In an October 2016 data breach, the email addresses, phone numbers, and names of 57 million customers and personal information of approximately 7 million drivers was stolen from Uber. Although the company immediately worked to secure the data and prevent further unauthorized access, the data breach went unreported to authorities and victims for more than a year, with the company finally coming forward toward the end of 2017. Uber has openly stated that it mishandled the situation, but the attack and response raises the question: How long do companies have to notify regulating bodies and those affected when a data breach occurs?
You’ve Been Breached, Now What?
If a data breach occurs, it is essential to quickly work to contain and recover from the attack to minimize losses. Your company needs to be able to swiftly enact its incident response plan, which should include conducting network forensics to determine the breadth and scope of the attack, taking steps to further protect your infrastructure, working with authorities, and notifying those affected of the breach. How long you have to undertake the latter differs depending on your industry, geographic location, and the originating location of the compromised sensitive data.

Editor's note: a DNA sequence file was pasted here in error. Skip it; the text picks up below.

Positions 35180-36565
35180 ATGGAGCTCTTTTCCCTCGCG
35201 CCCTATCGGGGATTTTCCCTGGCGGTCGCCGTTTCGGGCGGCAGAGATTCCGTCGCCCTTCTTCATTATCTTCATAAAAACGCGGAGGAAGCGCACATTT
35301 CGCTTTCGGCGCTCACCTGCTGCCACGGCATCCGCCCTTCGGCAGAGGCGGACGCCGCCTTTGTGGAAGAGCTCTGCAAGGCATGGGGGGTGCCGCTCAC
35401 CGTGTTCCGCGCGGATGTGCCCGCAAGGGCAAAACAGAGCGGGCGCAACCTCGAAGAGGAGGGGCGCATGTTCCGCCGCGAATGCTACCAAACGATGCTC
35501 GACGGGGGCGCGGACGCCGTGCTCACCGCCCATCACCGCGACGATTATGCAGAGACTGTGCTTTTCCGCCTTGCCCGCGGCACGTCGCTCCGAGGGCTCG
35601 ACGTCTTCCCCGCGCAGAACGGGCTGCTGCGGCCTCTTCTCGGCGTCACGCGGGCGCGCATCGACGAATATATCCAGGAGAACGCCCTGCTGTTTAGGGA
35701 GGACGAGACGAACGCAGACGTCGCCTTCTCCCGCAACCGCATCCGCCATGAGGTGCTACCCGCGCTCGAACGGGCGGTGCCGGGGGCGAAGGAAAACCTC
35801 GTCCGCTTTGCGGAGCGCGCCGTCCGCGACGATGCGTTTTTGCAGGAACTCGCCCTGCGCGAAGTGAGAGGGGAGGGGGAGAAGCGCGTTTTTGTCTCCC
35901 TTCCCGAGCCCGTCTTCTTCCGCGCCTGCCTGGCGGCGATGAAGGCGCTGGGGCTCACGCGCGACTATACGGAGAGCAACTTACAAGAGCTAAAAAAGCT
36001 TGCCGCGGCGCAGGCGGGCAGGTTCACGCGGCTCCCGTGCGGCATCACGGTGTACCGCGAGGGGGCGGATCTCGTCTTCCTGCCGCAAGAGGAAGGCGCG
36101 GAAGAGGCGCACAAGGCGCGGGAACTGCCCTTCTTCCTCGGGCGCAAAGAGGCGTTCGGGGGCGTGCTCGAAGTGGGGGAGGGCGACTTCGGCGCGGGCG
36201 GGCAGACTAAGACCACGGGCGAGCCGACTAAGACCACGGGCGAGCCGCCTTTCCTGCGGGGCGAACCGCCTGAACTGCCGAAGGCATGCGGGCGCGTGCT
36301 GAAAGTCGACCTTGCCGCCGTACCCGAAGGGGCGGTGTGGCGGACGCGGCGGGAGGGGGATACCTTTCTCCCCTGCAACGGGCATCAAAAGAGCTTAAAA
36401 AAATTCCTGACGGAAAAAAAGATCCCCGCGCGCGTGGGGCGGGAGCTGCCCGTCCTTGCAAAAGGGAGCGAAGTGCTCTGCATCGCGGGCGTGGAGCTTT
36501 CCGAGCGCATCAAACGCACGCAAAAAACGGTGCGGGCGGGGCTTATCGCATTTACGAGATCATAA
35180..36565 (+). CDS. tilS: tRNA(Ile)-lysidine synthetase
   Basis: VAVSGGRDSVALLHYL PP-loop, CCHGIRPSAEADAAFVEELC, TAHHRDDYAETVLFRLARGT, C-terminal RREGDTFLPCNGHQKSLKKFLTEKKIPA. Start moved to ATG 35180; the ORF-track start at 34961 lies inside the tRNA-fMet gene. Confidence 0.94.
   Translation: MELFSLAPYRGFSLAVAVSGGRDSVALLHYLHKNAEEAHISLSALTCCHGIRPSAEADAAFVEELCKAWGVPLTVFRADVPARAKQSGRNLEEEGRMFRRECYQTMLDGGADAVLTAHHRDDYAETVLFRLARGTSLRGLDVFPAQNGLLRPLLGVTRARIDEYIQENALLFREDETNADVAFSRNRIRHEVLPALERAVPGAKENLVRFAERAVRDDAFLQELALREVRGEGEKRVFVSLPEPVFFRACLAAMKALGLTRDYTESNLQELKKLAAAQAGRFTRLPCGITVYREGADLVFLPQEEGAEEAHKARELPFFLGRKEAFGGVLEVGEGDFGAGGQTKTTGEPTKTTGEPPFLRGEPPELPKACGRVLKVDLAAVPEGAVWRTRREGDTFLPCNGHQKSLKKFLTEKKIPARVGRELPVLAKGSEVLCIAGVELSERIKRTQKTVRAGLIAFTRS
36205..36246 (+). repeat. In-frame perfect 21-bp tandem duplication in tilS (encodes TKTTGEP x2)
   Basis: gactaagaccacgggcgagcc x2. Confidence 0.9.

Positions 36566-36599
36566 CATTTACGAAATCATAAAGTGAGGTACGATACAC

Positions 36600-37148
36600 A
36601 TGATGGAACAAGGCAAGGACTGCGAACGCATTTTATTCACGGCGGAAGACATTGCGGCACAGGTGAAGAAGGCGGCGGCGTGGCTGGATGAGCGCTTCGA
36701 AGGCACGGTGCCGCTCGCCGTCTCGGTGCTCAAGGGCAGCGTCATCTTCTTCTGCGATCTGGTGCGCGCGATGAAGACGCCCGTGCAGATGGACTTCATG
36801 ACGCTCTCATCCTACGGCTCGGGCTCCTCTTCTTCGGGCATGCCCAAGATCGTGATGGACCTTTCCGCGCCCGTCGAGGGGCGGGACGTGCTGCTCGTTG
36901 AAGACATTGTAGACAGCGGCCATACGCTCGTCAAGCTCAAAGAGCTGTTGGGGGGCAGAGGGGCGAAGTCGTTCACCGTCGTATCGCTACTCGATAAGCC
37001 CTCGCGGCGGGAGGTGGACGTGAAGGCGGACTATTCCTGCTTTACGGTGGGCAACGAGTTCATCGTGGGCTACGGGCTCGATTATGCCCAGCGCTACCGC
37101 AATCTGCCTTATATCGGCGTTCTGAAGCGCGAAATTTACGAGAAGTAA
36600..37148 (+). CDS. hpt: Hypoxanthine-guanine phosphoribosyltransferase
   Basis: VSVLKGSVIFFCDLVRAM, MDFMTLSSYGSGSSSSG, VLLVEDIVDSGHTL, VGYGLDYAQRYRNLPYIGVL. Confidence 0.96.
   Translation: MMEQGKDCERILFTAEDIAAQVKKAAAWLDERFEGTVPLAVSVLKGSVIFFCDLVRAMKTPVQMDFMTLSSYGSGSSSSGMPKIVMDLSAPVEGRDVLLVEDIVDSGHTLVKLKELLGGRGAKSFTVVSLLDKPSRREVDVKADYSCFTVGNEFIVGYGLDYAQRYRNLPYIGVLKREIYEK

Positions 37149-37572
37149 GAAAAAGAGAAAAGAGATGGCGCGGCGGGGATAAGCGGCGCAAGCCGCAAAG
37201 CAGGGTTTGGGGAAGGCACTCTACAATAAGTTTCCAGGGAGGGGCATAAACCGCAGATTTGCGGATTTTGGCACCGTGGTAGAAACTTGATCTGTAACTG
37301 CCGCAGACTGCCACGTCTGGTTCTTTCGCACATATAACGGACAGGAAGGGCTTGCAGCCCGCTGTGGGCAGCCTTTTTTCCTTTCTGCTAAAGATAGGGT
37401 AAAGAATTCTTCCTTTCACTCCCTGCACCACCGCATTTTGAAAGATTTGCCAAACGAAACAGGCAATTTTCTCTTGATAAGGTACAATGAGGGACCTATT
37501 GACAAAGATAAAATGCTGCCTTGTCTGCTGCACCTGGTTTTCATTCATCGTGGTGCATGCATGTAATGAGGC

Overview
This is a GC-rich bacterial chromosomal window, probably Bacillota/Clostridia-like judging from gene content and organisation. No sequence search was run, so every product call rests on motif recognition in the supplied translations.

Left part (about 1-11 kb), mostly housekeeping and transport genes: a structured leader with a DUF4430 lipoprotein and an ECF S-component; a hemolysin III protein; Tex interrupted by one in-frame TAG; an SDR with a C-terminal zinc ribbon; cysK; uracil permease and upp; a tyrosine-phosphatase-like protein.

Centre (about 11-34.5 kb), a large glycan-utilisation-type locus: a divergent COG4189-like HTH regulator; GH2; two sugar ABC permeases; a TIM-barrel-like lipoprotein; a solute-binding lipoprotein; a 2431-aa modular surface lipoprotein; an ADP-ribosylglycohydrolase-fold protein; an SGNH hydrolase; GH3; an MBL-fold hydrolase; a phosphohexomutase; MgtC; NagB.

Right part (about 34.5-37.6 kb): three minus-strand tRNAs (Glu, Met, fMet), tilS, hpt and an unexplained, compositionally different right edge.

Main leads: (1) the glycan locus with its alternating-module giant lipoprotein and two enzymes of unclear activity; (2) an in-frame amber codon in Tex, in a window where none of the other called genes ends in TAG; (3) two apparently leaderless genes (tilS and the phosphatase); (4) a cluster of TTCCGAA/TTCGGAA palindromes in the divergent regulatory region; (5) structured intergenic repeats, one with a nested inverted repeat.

- The new General Data Protection Regulation (GDPR) holds companies to a strict 72-hour window to inform the applicable supervisory authority but doesn’t specify when victims must be informed.
- The U.S. Health Insurance Portability and Accountability Act (HIPAA) sets a 60-day window to notify federal authorities and affected individuals for a breach that impacts 500 or more people.
- The U.S. Gramm-Leach Bliley Act (GLBA) simply states that a company must inform those affected "as soon as possible".
These examples offer only a small sampling of the regulatory stipulations for notification. State laws, such as those in California and New Mexico; regulatory bodies, such as the Securities and Exchange Commission (SEC); and international requirements might be applicable. It is your company’s responsibility to be aware of the compliance requirements for your industry, location, and data handling.
The Optimal Notification Window
With so many different regulations, it can be difficult to know the right time to inform those affected by a breach. Obviously, notifying authorities quickly not only helps in containing an attack and perhaps finding the attackers, but it also provides evidence of the corporation acting responsibly. When notifying those affected, the bottom line is that businesses must balance between alerting victims too soon and too late. It's a delicate matter of collecting reliable and concrete information about a breach, working within regulatory requirements, and informing users in a timely manner.